Atul Gawande’s refers to them in his New Yorker piece as The Hot Spotters. Just as law enforcement in community policing identifies crime. Can we lower medical costs by giving the neediest patients better care? If Camden, New Jersey, becomes the first American community to. New Yorker. Jan The hot spotters: can we lower medical costs by giving the neediest patients better care? Gawande A. PMID: ; [Indexed .

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But for a mainstream doctor to say sppotters proactive patient centered care saves money and is worthwhile is, I think, monumental. Gawande then describes the difficulties in implementing these and other innovative ideas on a larger scale, including opposition from insurance companies and the health-care lobby. But upon closer inspection, careful analysis of the Camden program and others like it raises concerns gawanre these apparent jaw-dropping improvements may be overstated.

Can we lower medical costs by giving the neediest patients better care? Very few of these programs have reached the level [of success] I would consider convincing,” he said.

Calibrating the ‘Hot-Spotting’ Hype | Medpage Today

The ideal study design for evaluating hot-spotting approaches, says Asch, is a randomized control trial. Gawande also describes a visit he made to the Special Care Center, a clinic in Atlantic City, an experimental approach to primary care. Cancer Patients and Social Media. Joel Greenberg has been a science journalist for four decades. With this in mind, the dramatic results reported about programs like the Camden Coalition seem much less impressive.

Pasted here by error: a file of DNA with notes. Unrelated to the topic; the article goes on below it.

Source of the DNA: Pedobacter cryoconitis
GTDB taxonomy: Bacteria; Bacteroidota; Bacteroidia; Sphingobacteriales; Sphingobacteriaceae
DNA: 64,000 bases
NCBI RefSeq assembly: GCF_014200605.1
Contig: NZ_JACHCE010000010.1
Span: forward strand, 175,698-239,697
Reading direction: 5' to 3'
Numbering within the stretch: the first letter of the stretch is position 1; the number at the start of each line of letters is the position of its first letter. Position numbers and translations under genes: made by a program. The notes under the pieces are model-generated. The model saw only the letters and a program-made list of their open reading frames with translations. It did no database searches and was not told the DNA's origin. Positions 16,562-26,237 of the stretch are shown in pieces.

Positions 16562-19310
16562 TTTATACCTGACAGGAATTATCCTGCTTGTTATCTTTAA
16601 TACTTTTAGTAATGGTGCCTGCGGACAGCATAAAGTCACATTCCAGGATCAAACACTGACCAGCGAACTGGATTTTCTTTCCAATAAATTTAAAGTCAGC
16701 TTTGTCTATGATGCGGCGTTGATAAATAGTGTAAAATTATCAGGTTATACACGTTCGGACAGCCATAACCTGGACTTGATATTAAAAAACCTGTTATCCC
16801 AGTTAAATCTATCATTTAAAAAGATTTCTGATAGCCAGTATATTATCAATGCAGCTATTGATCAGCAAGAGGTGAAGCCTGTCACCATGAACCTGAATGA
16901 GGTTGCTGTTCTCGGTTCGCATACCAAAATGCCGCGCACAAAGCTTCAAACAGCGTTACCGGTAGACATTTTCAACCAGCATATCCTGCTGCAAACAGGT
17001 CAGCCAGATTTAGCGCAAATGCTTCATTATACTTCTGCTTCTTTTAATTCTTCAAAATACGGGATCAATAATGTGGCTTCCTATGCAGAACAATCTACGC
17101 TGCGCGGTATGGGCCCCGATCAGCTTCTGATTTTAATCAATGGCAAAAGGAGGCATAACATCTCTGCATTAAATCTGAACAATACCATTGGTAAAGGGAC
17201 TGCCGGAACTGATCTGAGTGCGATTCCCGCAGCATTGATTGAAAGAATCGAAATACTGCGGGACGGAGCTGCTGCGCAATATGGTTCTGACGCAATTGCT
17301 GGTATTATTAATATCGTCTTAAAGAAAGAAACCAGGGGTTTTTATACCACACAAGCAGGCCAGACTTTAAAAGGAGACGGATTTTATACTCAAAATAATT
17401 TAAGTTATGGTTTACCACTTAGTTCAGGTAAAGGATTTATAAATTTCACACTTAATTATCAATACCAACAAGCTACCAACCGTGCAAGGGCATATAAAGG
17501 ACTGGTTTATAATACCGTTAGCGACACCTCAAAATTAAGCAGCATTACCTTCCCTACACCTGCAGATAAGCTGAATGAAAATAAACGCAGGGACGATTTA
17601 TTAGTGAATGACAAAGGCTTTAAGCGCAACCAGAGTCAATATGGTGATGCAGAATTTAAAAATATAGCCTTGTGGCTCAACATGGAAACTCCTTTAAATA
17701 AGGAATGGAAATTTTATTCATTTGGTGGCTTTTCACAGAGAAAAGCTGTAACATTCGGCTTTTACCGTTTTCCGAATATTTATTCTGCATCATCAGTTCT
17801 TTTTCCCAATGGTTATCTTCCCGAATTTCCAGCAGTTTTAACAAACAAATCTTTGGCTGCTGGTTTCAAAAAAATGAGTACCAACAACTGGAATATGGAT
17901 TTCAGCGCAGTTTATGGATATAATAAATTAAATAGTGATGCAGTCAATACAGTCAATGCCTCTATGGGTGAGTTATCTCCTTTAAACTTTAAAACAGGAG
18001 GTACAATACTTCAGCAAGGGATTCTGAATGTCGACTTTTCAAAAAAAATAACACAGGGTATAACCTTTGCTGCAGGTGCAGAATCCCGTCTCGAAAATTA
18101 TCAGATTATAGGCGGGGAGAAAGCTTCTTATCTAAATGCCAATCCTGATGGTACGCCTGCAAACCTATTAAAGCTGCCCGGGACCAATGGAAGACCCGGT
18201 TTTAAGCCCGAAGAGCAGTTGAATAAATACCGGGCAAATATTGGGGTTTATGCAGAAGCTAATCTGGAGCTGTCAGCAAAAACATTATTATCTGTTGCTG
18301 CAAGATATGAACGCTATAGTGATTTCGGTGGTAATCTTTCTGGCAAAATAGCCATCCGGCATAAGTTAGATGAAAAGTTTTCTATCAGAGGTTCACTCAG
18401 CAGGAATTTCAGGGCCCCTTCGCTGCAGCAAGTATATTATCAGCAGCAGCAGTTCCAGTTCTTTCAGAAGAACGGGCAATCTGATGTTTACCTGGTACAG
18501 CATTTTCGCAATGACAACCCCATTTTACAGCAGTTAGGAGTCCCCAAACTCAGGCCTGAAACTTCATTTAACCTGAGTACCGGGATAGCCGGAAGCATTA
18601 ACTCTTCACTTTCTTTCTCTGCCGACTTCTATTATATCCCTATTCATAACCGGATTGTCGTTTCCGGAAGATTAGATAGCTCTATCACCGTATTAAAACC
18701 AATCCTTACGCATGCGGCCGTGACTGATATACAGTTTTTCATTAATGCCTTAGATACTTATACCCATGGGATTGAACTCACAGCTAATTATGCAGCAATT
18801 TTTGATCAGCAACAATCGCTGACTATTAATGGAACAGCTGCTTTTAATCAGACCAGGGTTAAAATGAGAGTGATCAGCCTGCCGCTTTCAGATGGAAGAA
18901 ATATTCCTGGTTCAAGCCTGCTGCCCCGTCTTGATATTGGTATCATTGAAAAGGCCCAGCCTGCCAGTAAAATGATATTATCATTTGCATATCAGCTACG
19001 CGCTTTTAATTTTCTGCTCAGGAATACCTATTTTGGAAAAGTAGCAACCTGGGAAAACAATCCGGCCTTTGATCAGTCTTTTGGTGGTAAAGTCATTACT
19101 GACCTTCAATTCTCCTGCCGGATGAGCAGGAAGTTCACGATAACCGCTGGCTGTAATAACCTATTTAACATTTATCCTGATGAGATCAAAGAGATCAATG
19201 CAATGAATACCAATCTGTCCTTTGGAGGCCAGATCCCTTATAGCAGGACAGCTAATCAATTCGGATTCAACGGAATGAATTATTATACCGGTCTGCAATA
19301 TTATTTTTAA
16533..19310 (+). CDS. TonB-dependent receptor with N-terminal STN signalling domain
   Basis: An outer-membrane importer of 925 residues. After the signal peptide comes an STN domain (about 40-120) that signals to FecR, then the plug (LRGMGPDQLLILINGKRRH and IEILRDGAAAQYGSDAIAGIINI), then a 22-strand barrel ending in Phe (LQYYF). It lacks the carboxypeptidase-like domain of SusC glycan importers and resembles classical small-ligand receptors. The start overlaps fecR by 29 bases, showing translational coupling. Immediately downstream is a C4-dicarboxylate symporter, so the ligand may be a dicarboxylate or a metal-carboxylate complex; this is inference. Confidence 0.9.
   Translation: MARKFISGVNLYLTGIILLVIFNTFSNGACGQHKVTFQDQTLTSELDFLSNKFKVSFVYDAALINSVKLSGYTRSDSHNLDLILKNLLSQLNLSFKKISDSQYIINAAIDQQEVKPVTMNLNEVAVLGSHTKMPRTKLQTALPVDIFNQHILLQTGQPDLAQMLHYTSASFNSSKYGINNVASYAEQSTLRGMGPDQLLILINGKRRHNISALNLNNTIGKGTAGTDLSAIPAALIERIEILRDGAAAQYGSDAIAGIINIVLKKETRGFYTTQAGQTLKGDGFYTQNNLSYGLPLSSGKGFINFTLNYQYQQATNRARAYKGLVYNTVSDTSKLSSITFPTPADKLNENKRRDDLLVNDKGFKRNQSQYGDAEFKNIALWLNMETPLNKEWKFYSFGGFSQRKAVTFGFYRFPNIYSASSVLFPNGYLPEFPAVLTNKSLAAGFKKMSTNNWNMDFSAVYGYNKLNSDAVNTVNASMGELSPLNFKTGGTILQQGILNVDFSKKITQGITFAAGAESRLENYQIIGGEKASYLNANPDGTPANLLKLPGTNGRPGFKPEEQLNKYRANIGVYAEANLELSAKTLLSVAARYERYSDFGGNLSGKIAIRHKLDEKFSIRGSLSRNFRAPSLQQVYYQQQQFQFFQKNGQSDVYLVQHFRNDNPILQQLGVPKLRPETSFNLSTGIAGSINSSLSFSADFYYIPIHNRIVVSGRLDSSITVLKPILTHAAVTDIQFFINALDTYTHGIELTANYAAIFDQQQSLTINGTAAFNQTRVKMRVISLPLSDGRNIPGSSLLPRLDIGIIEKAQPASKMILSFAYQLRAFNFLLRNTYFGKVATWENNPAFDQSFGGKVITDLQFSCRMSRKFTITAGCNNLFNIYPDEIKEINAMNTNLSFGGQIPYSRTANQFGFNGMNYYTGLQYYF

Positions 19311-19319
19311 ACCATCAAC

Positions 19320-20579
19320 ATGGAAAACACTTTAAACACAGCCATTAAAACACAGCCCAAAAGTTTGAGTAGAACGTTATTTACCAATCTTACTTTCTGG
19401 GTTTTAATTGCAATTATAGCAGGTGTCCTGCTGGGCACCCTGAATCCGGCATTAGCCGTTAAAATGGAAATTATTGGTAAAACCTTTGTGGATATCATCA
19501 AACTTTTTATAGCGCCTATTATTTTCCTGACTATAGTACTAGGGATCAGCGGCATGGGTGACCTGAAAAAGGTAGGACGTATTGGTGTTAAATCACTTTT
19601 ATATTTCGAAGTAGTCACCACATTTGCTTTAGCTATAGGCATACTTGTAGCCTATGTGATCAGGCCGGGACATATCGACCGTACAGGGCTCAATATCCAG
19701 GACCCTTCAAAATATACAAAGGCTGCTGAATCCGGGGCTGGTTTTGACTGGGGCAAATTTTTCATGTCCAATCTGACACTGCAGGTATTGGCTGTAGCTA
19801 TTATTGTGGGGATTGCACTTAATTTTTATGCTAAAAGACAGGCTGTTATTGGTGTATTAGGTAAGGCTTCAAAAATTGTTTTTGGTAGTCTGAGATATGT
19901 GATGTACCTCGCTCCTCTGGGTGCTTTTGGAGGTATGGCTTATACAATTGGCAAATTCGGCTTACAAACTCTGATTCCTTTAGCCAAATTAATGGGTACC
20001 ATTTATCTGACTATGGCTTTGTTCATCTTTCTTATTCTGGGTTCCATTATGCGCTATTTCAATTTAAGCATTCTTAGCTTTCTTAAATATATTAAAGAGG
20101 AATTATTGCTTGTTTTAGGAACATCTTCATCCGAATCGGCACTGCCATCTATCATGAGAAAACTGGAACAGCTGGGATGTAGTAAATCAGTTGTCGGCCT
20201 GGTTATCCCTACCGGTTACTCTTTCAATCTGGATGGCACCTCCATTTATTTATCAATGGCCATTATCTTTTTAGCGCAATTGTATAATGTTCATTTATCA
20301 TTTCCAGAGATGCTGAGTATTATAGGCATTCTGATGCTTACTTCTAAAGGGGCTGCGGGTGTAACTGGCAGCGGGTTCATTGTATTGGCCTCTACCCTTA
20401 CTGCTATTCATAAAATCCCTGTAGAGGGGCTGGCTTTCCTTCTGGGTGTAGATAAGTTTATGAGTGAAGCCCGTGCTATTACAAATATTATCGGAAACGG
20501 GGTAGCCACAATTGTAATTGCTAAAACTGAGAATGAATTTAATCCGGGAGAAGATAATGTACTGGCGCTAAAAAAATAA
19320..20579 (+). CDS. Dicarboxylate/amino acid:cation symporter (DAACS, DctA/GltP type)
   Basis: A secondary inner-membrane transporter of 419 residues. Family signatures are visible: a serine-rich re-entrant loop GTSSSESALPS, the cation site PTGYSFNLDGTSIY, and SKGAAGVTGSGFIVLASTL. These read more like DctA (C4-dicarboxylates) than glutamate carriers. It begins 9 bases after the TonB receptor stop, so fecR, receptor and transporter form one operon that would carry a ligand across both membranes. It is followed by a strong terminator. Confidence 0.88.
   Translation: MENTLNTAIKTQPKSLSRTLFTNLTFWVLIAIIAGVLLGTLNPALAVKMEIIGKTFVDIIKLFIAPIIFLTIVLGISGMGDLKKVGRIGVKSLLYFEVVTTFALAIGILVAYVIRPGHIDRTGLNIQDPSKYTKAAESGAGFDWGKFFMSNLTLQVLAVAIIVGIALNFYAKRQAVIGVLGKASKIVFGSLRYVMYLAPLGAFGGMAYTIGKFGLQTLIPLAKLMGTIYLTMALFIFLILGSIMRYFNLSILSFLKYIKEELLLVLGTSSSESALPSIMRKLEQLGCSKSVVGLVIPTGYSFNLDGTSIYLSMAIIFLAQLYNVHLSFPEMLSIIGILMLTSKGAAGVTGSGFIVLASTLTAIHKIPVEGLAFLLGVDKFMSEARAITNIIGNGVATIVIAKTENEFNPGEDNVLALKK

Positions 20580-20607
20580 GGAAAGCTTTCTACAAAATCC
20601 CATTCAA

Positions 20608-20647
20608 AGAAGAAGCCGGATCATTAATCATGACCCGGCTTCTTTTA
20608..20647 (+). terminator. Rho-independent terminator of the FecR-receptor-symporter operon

Yet it is clear these efforts are falling short of expectations, and much more work — and rigorous evaluation — will be needed to deliver on the promise of better, more efficient care for this population. For example, a program gawxnde be piloted in one clinic and compared with a nearby similar control clinic.

The patients were also markedly healthier.

But when independent researchers conducted atuo pre-planned thr of the program in which they compared enrolled patients with similar controls, the data told a different story. One of the doctors that works for Verisk, Nathan Gunn, who explains the way data mining can be used to identify the most frequent users of health-care facilities and reduce their costs. Link to full text in the New Yorkert: Without rigorous research to determine the exact impact of such programs, practitioners and patients alike cannot assume that complex care management is the primary reason for any improvement of such high-use atuul, says Steven Asch, MD, professor of medicine at Stanford University and an expert in the field.